According to Narode (1989), metacognition is grounded in constructivist theory, and it provides the foundation upon which students can construct new information. Metacognition, a term credited to John Flavell, is defined by Flavell as “the active monitoring and consequent regulation and orchestration of [thinking and learning activities]” (cited in Krueger, 1986, pp. 16-17). Narode (1989) applies metacognition to a college setting in which students in lower-level algebra classes need to be provided with problem solving opportunities to help them develop critical thinking skills in applying mathematics, as opposed to the traditional focus on computational skills in “remedial” mathematics courses.

Hartman (1990) identifies two dimensions of metacognition in relation to helping students become self-directed learners: 1) Learning metacognitively involves executive management of learning through planning, monitoring, and evaluating; and 2) metacognition involves strategic knowledge of the repertoire of knowledge and skills the student has, when and why these skills are appropriate to use, and how to apply the selected knowledge and skills. “The final aspect of a self-directed learner concerns transfer. It emphasizes application of knowledge and skills across a range of contexts: within the same subject, across subjects, to everyday life experience, and to students’ future goals.” (Hartman, 1990, p.3). She also states that the goal of tutor training grounded in metacognition is to “prepare tutors to tutor themselves out of a job” (Hartman, 1990, p.2), which she describes as empowering students to become their own tutors.

One aspect of metacognition, termed comprehension monitoring, is defined by Weinstein & Rogers (1985, p.7) as “an active learning strategy necessary for success in any learning situation, but especially in cases where the learner is primarily responsible for his or her mastery of a task.” Thus tutors can help students learn and master strategies and skills for dealing with content. Metacognitive strategies can help tutors monitor their own understanding of the students’ needs and can help the tutor select an appropriate course of action in helping students construct and reconstruct new information appropriately.

 Empirical Studies and Related Research

Constructivism and metacognition provide a theoretical framework for the training of tutors. Tutors can be provided with instruction in awareness of metacognitive strategies that can be used to help students become more effective and efficient independent learners. Metacognitive awareness of their own learning needs, selection of strategies, and evaluation of the effectiveness of their learning places students in charge of their own learning as they move from novices to masters of new information.

The remaining sections of this chapter will move from the theoretical constructs to focus on the literature regarding specific aspects of this study. It is divided into three parts: 1) the need for tutor training; 2) the topics for tutor training; and 3) the effects of training on tutors.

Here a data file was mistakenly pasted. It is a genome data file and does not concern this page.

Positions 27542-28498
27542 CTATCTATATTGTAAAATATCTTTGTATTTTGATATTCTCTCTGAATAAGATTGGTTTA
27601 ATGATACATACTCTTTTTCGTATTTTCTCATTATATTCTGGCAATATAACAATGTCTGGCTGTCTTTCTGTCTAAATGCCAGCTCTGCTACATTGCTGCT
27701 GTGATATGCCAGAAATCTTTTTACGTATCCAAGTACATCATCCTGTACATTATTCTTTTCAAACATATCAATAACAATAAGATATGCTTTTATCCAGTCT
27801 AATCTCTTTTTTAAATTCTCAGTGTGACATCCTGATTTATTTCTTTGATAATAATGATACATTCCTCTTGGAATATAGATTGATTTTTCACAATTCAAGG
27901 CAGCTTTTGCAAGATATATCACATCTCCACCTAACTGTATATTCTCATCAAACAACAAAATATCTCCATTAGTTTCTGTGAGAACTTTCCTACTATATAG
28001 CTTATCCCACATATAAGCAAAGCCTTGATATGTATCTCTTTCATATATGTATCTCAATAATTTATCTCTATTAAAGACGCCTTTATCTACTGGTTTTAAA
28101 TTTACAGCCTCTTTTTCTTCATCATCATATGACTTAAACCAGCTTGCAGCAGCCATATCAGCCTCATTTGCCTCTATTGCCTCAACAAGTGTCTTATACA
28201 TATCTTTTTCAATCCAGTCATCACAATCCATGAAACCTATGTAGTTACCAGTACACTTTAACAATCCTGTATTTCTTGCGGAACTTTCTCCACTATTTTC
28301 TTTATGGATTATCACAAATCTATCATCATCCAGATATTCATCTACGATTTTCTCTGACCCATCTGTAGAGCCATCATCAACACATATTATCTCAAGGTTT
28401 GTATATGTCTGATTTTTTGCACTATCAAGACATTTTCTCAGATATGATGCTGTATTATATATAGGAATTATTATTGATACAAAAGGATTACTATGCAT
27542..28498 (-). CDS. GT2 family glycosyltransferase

The Need for Tutor Training

In her article, “Factors affecting the tutoring process,” Hartman (1990) called for more research and attributes the dearth of research on the tutoring process for adult students to a lack of a solid theoretical foundation. In her review of research, she analyzed internal and external factors affecting the tutoring process. Internal factors were the cognitive and affective characteristics of both the tutor and the student tutored. External factors were comprised of variables in the academic context and the environment outside the academic setting. Drawing from “Characteristics of a self-directed learner” as described by Barrows (1988), Hartman (1990) identified the role of tutoring as both facilitating academic gain and empowering students to become self-directed or independent learners. The affective factors characteristic of an independent learner identified by Barrows and described by Hartman include: self motivates, builds self-confidence, values learning, feels control over educational destiny, regulates self-messages, and persists. The cognitive factors include: plans work, monitors and evaluates comprehension, uses feedback to improve performance, and knows when, why, and how to use knowledge and skills. The outcomes identified by Barrows (1988) are the student’s ability to retain, apply, and transfer knowledge and skills to existing and new situations (Hartman, 1990). Thus, training is needed to enable tutors to model and guide metacognition so their students can become independent learners who are aware of their own needs, identify strategies to employ, and take responsibility for evaluating their level of comprehension.

Rings and Sheets (1991) identified both student development and metacognition as theoretical foundations for providing tutor training. Student development challenges students to become autonomous, self-directed learners. Metacognition enables students to attain that goal by monitoring their own status regarding and progress toward becoming self-directed learners. Training for tutors is needed because tutors 1) may not have efficient study strategies, 2) may have developed their strategies and metacognitive abilities to the point that they may be operating on a sub-conscious level, thus being unaware of the strategies they use, or 3) may be both effective and efficient learners, knowledgeable about the strategies they employ, and may still not have the repertoire of strategies needed to help students select the learning strategies appropriate to their own learning needs. In all three scenarios, tutors need training to be able to model and guide their students in the use of metacognitive strategies (Rings & Sheets, 1991).